“In terms of a franchise in Mexico City, it’s something that we’re going to look at,” Silver said. “This is a competitive market, well over 20 million people. While we have no immediate plans to expand the NBA, one of the things that we look at is whether expanding would be additive to the league as a whole. Clearly coming to Mexico City just because of the huge population here in Mexico but in essence as a gateway to the rest of Latin America could potentially be very important to the league. You clearly have a beautiful state-of-the-art arena here, and you can tell by ticket sales that we have the interest. So that’s something that we will continue to look at.”
Silver mentioned that one of the most important factors in bringing the NBA abroad is whether the host city’s venue can support the teams. Silver pointed to Arena Monterrey in Monterrey, Mexico as being a “state-of-the-art facility” that could host a D-League team in the future. Raul Zarraga, managing director of NBA Mexico said Thursday that it’s time for the country to start developing NBA-caliber players and the league needs “to work more closely with local authorities to see how we can grow the basketball professionally to find new players that in the future can play in the NBA. Silver agreed, saying the plan now is to start an NBA development academy in Mexico.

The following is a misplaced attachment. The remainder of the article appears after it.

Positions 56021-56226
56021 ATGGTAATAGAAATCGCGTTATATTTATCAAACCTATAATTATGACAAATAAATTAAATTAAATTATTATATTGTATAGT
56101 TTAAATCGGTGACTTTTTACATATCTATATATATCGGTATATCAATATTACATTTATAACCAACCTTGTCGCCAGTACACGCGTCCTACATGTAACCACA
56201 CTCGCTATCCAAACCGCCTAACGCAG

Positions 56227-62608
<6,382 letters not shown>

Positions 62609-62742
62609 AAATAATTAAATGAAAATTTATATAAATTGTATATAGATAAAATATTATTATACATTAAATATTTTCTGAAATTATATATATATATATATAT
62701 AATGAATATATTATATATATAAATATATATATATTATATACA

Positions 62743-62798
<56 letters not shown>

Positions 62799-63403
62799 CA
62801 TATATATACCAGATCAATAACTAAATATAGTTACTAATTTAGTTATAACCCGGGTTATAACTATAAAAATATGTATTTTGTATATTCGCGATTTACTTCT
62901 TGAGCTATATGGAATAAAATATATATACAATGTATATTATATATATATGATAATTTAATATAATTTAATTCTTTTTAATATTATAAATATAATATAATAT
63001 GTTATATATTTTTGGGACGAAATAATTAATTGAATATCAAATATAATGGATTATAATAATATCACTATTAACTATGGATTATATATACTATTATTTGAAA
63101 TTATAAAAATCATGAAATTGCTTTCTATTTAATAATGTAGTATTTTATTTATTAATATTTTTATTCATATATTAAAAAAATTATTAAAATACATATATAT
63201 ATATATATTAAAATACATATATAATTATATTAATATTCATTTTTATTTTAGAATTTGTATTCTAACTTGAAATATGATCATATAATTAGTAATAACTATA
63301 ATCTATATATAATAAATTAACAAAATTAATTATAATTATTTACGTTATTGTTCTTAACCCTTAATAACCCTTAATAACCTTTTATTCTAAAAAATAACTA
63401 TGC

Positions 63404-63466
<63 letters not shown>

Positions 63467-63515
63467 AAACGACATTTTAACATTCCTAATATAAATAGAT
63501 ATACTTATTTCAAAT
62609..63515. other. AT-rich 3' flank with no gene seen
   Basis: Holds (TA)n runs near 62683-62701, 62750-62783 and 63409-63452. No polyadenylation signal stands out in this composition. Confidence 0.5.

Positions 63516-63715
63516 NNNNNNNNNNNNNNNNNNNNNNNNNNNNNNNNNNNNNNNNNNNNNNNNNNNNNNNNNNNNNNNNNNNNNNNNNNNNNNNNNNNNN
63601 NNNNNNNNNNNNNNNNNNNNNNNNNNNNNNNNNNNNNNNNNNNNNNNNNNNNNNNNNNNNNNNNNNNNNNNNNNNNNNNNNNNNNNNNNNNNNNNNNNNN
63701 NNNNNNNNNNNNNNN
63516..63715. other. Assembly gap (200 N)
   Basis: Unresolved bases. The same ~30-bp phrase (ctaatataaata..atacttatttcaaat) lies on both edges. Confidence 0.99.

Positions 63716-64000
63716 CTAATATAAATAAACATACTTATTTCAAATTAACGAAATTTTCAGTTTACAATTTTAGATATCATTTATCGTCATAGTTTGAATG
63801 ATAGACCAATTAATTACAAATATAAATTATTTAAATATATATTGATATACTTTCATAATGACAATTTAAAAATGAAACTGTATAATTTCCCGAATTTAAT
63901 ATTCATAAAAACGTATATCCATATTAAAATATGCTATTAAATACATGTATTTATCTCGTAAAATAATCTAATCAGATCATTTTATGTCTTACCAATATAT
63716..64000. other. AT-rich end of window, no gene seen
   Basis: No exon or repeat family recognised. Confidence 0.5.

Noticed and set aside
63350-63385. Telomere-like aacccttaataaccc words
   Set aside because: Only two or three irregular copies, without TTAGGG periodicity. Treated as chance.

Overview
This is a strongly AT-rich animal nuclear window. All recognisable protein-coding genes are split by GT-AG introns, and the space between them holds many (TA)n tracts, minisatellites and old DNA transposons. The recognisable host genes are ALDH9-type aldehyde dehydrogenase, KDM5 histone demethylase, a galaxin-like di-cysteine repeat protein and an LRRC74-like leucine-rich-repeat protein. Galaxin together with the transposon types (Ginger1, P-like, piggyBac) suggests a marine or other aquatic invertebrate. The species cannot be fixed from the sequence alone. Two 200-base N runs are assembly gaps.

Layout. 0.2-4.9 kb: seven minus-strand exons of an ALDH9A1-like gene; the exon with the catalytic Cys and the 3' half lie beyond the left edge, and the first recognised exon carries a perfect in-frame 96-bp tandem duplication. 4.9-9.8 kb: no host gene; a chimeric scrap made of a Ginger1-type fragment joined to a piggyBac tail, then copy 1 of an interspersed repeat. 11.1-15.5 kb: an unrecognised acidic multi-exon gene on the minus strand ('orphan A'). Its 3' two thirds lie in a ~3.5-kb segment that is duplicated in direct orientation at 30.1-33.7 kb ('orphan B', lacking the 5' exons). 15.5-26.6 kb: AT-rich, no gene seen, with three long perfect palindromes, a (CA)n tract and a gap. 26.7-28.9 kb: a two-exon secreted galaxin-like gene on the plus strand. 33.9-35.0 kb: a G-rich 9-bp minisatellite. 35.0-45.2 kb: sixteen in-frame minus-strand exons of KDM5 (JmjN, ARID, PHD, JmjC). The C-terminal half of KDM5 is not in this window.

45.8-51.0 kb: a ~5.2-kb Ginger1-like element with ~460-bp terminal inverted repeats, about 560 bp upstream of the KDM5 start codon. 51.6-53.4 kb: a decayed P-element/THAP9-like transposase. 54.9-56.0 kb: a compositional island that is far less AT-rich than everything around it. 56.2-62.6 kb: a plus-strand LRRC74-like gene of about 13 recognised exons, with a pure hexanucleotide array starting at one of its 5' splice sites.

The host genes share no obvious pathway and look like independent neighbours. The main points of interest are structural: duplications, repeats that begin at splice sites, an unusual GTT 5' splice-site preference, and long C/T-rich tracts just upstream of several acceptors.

The Suns play the Dallas Mavericks on Thursday from Ciudad de Mexico arena, an enormous venue with nine different levels and seating capacity of 22,300, followed by a sold-out contest against the San Antonio Spurs on Saturday. The latter will be a tremendous experience for a very young basketball team. “This is very exciting,” said Suns veteran Leandro Barbosa, who hails from Brazil. “This is my second time in Mexico, and you can feel the excitement. They’re my people. I feel like I’m home here.”